Last week we talked about possible causes, signs and symptoms of POI, this week we will be talking about complications and management.

Complications that may be associated with POI includes

  • Infertility:Inability to get pregnant may be the most troubling complication of premature ovarian failure, although in rare intermittent cases, pregnancy is possible until the eggs are depleted.
  • Osteoporosis:The hormone estrogen helps maintain strong bones. Women with low levels of estrogen have an increased risk of developing weak and brittle bones (osteoporosis), which are more likely to fracture and takes longer to heal than healthy bones.
  • Depression or Anxiety.The risk of infertility and other complications arising from low estrogen levels causes some women to become depressed or anxious.
  • Heart disease.Early loss of estrogen might increase the risk for a heart disease.
  • Dementia.Lack of estrogen can contribute to this in some people.
  • Hypothyroidismand other autoimmune disorders

HOW DO I KNOW IF I HAVE PREMATURE OVARIAN INSUFFICIENCY?It is really traumatizing to be informed by your physician that you may not be able to fulfill your dreams of starting or enlarging your family. This can be quite confusing to a young career minded female.  Highrates of suicide in cases of POI have been documented,therefore, individual or group counseling support systems must be available to them.

Most women have few signs of premature ovarian failure. Diagnosis usually involves a physical and pelvic exam. Your doctor might ask questions about your menstrual cycle, exposure to toxins, such as chemotherapy or radiation therapy, and previous ovarian surgery.

Your doctor might recommend one or more of these tests:

  • Pregnancy test.These checks for an unexpected pregnancy in a woman of childbearing age who has missed a period.
  • Follicle-stimulating hormone (FSH) test.This is thehormone released by the pituitary gland that stimulates the growth of follicles in your ovaries. Women with premature ovarian failure often have abnormally high levels of FSH in their blood.
  • Estradiol test.The blood level of estradiol, a type of estrogen that comes from the ovaries, is usually low in women with premature ovarian failure.
  • Prolactin test.High blood levels of this hormone that stimulates breast milk production can lead to inhibition of ovulation, and in some cases irregular or absent menstrual periods.
  • Karyotype.This test examines your 46 chromosomes for abnormalities. You could have only one X chromosome instead of two XX that is the normal in females or other chromosomal defects.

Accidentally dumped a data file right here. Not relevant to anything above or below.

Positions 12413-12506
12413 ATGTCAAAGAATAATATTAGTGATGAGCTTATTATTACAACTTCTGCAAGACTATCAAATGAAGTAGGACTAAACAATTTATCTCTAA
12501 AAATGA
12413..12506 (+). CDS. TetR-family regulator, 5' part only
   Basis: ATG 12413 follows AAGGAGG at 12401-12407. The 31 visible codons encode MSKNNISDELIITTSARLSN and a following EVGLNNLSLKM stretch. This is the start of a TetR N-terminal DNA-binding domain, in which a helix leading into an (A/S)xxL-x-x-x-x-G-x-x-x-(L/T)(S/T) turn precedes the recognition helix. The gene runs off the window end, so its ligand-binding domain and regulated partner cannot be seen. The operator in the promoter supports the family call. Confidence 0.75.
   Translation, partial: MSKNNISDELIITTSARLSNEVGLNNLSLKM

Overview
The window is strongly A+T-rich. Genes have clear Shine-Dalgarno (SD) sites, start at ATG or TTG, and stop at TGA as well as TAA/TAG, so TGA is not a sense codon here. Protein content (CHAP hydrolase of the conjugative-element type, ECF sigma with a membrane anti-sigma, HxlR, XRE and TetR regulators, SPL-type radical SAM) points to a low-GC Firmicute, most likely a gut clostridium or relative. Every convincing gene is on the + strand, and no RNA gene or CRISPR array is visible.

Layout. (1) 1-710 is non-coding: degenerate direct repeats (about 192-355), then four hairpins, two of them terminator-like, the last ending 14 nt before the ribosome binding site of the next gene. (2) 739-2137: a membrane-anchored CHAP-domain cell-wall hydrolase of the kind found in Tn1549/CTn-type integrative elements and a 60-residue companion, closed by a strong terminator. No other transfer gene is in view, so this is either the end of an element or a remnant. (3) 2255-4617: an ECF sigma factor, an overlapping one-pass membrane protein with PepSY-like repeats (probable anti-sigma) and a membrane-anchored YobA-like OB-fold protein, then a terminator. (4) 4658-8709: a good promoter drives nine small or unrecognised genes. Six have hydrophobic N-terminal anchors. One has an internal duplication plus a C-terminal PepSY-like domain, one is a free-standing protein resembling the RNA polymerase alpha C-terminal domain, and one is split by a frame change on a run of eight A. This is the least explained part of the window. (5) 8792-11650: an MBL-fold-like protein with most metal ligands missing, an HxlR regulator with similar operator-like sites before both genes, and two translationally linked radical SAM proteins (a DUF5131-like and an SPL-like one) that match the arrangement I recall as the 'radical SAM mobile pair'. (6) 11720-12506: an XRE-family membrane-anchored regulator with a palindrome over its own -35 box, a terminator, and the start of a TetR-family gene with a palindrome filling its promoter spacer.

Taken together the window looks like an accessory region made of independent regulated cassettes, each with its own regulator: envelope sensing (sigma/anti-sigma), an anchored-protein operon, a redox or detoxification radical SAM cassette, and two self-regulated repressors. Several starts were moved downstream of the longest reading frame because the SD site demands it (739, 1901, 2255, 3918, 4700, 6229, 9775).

• FMR1 gene testing.The FMR1 gene is the gene associated with fragile X syndrome — an inherited disorder that can cause intellectual problems. The FMR1 test looks at both of your X chromosomes to make sure they appear normal


Studies have shown that 5-10 % of women affected by Premature Ovarian Insufficiency get pregnant naturally.

Ongoing clinical research, using a mild hormone DHEA (Dihydroepiandrosterone) is showing very promising results with pregnancies in women especially those withintermittent POI.  Groups both in the USA and Greece have had good successes achieved using this hormone for IVF, IUI and natural conceptions.

Use of a transdermal Estrogen patch as prescribed and monitored by a certified Fertility Specialist has also yielded some good results.

Adding Calcium and Vitamin D supplement to your diet, to prevent osteoporosis, as determined by results of your bone density testing is required

Eat healthy. Enjoy plenty of green vegetables and fruits in your diet. Do weight bearing exercises such as walking.

Pay close attention to your physical and emotional health. Many become confused, extremely stressed and anxious on learning about the shutdown of their body’s fertility window. Failure to conceive can create grave psychological dysfunction to a family relationship, especially in this part of the world, where the birth of a child or heir is a requirement to maintaining the relationship.  Emotional stress, anxiety even depression is common in many cases of Premature Ovarian Insufficiency.

Keep a diary of your periods. Take particular attention to the hormone therapy given, follow the instructions carefully. Report any missed doses.

Coping with POI: Why me?

You may find yourself asking this question what you could I possibly have done to deserve this. Dealing with the emotional realities of premature menopause can be difficult, but this isn’t your fault. You deserve compassion and understanding, from others and from yourself.

Seek counseling and learn more on how to cope and enjoy a beautiful life with great possibility of fulfilling your dream of expanding your family.

When you learn you have POI, you suddenly feel older, different from your peers. You feel you have been cheated out of the normal possibilities of life. In your 20s or 30s, you are unable to fulfill the “normal” reproductive capacity women have.

You become plunged into a completely different mind-set than the one you had before you were diagnosed. Your body is out of control and you are helpless to change what is happening. You’re angry, upset, and numb. But, somehow, you have to keep going…stop moaning, move on.

Acceptance, coping and moving forward is the way out. The faster you recover from the depressive state the better for you. You can live with Premature Ovarian Insufficiency and still be beautiful, sexy, have desired number of children and live a fulfilled life.